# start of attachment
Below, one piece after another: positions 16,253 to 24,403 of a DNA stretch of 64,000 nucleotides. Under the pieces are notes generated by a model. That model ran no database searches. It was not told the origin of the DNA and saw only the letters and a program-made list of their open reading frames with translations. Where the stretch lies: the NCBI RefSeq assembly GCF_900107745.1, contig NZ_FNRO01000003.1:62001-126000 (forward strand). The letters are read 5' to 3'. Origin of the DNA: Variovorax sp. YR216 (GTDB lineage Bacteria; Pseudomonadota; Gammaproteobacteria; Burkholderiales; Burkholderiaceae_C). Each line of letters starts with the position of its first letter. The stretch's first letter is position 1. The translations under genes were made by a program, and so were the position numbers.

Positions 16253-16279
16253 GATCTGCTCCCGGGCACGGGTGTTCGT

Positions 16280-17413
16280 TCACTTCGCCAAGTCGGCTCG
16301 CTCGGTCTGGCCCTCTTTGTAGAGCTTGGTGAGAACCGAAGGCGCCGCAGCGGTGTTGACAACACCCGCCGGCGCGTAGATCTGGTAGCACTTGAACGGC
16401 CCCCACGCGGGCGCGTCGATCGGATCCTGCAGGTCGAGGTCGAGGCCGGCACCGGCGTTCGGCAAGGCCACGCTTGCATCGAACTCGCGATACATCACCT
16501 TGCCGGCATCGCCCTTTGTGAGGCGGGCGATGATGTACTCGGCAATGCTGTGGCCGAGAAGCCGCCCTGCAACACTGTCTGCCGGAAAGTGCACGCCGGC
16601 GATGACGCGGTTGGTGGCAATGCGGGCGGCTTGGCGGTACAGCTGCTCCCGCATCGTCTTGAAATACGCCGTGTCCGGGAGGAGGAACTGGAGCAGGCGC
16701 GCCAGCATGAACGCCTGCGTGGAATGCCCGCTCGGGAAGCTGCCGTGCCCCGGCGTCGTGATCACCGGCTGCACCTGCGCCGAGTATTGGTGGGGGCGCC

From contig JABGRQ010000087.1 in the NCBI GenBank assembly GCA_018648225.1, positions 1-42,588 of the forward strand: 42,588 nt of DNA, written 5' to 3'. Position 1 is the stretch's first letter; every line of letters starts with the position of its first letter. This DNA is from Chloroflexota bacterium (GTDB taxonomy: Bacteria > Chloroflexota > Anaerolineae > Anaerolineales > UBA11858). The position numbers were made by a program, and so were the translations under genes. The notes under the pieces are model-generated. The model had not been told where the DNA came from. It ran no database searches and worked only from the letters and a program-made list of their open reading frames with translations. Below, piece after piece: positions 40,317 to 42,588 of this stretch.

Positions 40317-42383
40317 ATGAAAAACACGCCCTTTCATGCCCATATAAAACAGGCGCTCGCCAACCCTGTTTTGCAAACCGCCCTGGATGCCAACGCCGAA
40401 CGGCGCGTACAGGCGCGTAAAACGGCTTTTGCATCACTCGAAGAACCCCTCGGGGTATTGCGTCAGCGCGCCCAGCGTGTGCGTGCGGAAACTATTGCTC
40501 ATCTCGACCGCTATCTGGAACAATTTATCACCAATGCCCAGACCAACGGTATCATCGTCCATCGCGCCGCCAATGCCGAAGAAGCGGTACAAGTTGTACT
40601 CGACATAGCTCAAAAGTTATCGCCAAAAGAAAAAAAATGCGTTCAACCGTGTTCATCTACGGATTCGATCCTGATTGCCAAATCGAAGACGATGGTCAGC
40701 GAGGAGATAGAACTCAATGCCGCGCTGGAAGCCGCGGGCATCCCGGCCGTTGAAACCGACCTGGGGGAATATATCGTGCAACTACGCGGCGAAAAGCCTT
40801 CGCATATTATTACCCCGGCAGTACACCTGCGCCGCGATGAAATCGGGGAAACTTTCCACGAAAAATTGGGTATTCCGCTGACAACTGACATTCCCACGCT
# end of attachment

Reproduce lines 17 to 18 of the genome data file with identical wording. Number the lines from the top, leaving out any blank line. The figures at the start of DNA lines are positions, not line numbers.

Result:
40701 GAGGAGATAGAACTCAATGCCGCGCTGGAAGCCGCGGGCATCCCGGCCGTTGAAACCGACCTGGGGGAATATATCGTGCAACTACGCGGCGAAAAGCCTT
40801 CGCATATTATTACCCCGGCAGTACACCTGCGCCGCGATGAAATCGGGGAAACTTTCCACGAAAAATTGGGTATTCCGCTGACAACTGACATTCCCACGCT